Friday, June 17, 2011

#fridayflash "You Are What?"

You Are What?

I burst into the hospital’s entrance. The cold air from the a/c was a mixed blessing after the hot June heat. Two people cringed in front of the reception desk. A child’s feet swung like a pendulum while sitting in a chair. Several people waited for an elevator.

“There you are, Mike.”

I turned and spotted Josie’s brother striding toward me. “Yeah, I got your text. How is she?”

“In surgery. The doctors haven’t told us more.” He turned on his heel, motioning for me to follow him to the waiting room.

We went up a flight of stairs and down two corridors before reaching the waiting room. Josie’s parents were there, and we exchanged tense nods. A muted television hung in the corner streaming CNN. The scent of bitter coffee tinged the air.

I sank into a cushioned seat and clasped my hands together. I wasn’t a praying man, but such thoughts entered my mind.

I hope she’ll be all right.

Goose bumps formed on my arms. Josie’s dad took to pacing while her mom shooed him to be still. Carlton glared at me but didn’t say a word. I wanted to tell him it wasn’t my fault, but I was the one who knocked up his sister.

I got Josie into this mess. I should’ve been more supportive instead of reluctant. What if she never forgives me?

I swallowed a lump formed in my throat. My tie was choking me. As I loosened it, I took a shaking breath.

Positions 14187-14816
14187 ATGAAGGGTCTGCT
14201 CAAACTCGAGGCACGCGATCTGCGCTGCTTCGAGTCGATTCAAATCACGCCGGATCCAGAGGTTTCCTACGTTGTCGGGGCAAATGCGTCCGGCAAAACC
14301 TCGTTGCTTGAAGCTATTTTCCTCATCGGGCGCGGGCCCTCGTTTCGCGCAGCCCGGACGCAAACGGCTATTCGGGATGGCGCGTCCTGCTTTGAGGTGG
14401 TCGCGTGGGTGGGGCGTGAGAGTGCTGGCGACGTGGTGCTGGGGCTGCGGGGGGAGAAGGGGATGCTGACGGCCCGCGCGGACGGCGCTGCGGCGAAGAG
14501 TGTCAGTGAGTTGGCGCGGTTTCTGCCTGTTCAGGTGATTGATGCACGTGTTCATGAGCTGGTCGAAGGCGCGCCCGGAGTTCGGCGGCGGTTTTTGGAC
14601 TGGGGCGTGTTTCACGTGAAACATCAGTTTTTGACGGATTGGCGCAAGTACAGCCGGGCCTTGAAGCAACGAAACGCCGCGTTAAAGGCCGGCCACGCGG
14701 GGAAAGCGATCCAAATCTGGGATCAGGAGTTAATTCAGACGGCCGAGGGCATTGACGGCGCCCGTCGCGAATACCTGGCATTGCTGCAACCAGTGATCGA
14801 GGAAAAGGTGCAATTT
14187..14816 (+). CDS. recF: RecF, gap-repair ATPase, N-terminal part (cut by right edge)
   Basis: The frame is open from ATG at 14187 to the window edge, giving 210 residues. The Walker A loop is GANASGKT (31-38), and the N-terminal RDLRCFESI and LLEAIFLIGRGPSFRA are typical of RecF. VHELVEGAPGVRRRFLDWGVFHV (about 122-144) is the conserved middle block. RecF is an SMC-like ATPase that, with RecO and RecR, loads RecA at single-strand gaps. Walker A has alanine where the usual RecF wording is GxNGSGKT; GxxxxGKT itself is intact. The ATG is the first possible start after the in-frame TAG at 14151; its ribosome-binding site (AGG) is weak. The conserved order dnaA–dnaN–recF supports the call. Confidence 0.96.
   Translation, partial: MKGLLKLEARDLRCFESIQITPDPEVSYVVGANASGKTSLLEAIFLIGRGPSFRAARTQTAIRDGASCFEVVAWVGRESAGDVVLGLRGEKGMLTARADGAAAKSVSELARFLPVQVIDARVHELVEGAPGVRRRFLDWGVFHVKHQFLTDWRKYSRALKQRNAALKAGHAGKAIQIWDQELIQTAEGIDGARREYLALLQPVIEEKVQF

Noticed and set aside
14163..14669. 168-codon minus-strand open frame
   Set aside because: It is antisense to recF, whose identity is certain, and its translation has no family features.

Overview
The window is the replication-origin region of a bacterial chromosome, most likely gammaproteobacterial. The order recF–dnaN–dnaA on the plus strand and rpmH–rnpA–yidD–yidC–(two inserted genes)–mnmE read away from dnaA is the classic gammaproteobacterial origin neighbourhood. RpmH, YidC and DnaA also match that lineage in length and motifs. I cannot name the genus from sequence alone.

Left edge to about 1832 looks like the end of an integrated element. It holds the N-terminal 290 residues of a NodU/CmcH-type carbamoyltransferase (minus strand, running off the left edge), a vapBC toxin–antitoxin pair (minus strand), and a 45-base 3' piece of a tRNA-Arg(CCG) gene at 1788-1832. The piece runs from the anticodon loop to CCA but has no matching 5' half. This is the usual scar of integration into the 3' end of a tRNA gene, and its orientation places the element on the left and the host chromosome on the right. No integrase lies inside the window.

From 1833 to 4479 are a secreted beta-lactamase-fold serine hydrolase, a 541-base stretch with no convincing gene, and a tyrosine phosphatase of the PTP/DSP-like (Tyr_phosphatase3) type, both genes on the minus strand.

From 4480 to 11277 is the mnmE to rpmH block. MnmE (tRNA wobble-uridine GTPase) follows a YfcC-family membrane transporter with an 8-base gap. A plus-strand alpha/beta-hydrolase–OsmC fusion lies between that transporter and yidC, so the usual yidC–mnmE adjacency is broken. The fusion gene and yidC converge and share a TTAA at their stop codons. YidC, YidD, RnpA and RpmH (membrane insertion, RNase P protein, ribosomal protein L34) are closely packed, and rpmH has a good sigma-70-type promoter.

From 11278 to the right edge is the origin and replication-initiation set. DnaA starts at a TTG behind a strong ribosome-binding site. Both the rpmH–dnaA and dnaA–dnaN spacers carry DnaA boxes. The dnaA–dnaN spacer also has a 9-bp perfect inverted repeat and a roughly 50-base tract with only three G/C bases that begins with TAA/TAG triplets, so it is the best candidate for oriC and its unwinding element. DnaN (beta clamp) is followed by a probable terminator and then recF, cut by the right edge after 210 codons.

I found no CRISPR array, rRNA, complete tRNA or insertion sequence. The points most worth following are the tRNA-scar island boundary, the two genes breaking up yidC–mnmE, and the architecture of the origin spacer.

What if she didn’t make it?

I tapped my fingers upon the chair arms, crossed my legs and uncrossed them. I cracked my neck and fingers. I tried focusing upon the TV, but I didn’t care about peace talks, riots, or anything except Josie.

I should’ve reacted differently to the news. I should’ve remained here instead of taking that assignment in Boston. I should’ve asked her to come with me. We could’ve started our family together.

All the shoulda, woulda, couldas wouldn’t matter if she didn’t come through this surgery.

The door opened and we all jumped at the sound.

“Mr. and Mrs. Carrows?”

“Yes?” They answered.

“Your daughter came through the cesarean and is in recovery. She had a little boy. He was responsive and breathing on his own. Very good signs for a premature birth. They’re very lucky, and you can visit her in about thirty minutes to an hour. A nurse will be in to show you the way.” The doctor smiled before exiting the waiting room.

I released the breath I was holding. Josie had a boy. Our son.

I was a father.


Aubrie said...

Excellent! I never thought of how the man would feel about this. Great POV.

Christine Rains said...

Aw, I liked the surprise of it being a good thing - well, as good as a premature birth can be! - instead of something horrible that happened.

Jennifer Hillier said...

Love how this story is from the man's POV. The voice felt very authentic. Well done!